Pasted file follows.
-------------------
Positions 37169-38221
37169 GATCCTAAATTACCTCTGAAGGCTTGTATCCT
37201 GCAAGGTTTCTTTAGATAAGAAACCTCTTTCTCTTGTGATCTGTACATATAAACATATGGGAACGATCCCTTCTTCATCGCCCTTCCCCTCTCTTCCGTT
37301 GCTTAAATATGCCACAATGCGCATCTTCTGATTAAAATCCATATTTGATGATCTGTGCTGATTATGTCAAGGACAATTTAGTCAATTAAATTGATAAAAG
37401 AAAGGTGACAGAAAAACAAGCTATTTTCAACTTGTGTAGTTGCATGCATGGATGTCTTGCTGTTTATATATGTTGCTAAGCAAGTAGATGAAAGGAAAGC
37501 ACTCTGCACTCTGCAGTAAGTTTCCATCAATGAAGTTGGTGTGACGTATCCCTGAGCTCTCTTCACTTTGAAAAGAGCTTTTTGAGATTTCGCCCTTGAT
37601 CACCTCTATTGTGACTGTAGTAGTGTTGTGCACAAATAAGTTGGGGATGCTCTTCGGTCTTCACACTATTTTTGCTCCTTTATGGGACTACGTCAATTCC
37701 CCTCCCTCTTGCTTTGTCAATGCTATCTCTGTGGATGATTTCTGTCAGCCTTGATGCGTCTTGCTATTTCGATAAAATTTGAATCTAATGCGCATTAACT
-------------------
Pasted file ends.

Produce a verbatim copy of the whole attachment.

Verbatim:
Positions 37169-38221
37169 GATCCTAAATTACCTCTGAAGGCTTGTATCCT
37201 GCAAGGTTTCTTTAGATAAGAAACCTCTTTCTCTTGTGATCTGTACATATAAACATATGGGAACGATCCCTTCTTCATCGCCCTTCCCCTCTCTTCCGTT
37301 GCTTAAATATGCCACAATGCGCATCTTCTGATTAAAATCCATATTTGATGATCTGTGCTGATTATGTCAAGGACAATTTAGTCAATTAAATTGATAAAAG
37401 AAAGGTGACAGAAAAACAAGCTATTTTCAACTTGTGTAGTTGCATGCATGGATGTCTTGCTGTTTATATATGTTGCTAAGCAAGTAGATGAAAGGAAAGC
37501 ACTCTGCACTCTGCAGTAAGTTTCCATCAATGAAGTTGGTGTGACGTATCCCTGAGCTCTCTTCACTTTGAAAAGAGCTTTTTGAGATTTCGCCCTTGAT
37601 CACCTCTATTGTGACTGTAGTAGTGTTGTGCACAAATAAGTTGGGGATGCTCTTCGGTCTTCACACTATTTTTGCTCCTTTATGGGACTACGTCAATTCC
37701 CCTCCCTCTTGCTTTGTCAATGCTATCTCTGTGGATGATTTCTGTCAGCCTTGATGCGTCTTGCTATTTCGATAAAATTTGAATCTAATGCGCATTAACT